The department welcomes applications from Michigan State University undergraduate Journalism majors with at least 86 credits.  Admission applications must be made prior to the final semester as a Journalism undergraduate.  The number of students admitted to this linked program will be limited by availability. Admission to the program requires a minimum undergraduate grade-point average of 3.50, a statement of goals for the master’s degree, Graduate Record Examination scores, at least two letters of recommendation from faculty in the School of Journalism or Health and Risk Communication faculty, a resume, and an approved program of study for the master’s degree at the time of admission.  It is recommended that students complete a special topic in the area of health and risk communication through COM 399 Special Topics. Admission to the Linked Bachelor’s-Master’s Program allows the application of up to 9 credits toward the master’s program for qualifying 400-level and above course work taken at the undergraduate level at Michigan State University or an external accredited institution.  The number of approved credits, not to exceed 9, are applied toward the credit requirement of the master’s degree.  No 400-level courses with a grade lower than 3.0 will count toward the master’s degree.  Credit obtained from 400-level pass-fail courses and internships will not count toward the degree.  Credits applied to the Linked Bachelor’s-Master’s Program are not eligible to be applied to any other graduate degree program.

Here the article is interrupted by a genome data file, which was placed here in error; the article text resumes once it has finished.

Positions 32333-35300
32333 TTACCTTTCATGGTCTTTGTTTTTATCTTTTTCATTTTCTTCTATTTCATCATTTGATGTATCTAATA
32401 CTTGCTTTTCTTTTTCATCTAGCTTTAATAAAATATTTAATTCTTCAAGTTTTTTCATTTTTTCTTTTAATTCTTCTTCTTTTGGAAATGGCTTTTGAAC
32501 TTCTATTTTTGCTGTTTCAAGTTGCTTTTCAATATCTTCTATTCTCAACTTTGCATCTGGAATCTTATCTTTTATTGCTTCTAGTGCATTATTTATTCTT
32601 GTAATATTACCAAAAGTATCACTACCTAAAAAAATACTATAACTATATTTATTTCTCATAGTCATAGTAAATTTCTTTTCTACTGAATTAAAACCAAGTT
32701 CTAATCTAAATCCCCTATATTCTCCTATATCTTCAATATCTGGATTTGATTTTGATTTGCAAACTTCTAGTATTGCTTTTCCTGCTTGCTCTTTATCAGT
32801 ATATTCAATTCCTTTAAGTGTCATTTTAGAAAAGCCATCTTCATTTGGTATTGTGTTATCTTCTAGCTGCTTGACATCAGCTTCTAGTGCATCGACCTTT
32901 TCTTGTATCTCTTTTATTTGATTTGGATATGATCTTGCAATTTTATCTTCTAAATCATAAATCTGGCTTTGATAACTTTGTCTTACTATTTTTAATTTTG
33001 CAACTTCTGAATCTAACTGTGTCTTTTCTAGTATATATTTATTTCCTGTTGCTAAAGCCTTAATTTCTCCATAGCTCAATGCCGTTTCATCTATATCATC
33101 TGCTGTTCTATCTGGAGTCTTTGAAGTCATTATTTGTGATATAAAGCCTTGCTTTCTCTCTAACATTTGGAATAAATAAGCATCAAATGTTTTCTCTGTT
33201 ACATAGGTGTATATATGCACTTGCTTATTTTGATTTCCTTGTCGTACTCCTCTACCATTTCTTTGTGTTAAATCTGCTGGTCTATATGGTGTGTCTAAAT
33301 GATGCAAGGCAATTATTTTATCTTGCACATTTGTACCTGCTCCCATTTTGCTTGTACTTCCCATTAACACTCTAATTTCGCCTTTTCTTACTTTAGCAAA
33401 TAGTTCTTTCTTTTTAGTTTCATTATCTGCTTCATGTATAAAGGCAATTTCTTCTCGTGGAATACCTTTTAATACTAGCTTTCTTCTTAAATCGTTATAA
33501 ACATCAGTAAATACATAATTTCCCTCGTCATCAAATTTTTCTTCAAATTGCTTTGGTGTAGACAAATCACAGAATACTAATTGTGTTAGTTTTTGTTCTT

Linked Bachelor's-Master's Degree in Journalism

Bachelor of Arts Degree in Journalism
Master of Arts Degree in Journalism

The department welcomes applications from Michigan State University undergraduates majoring in Journalism with at least 86 credits. Application for admission must be made prior to the final semester as a Journalism undergraduate major. Admission to the program requires the following: a minimum cumulative grade-point average of 3.5 based on all courses taken at MSU, a statement of goals for the master’s degree, a statement of the applicant’s background, Graduate Record Examination (GRE) scores, at least two letters of recommendation from  faculty in the School of Journalism, and an approved program of study for the master’s degree at the time of admission.  Applicants must have already completed JRN 108, 200, 203,300, 400, and 430 with a cumulative grade-point average of 3.0 in these courses.  The number of Journalism majors admitted into this linked degree program will be limited by availability. Admission to the Linked Bachelor's-Master's program allows the application of up to 9 credits toward the master's program for qualifying 400-level and above course work taken at Michigan State University. No 400-level courses with a grade lower than 3.0 will count toward the master’s degree. Credit obtained from 400-level pass/fail courses and internships will not count toward the degree.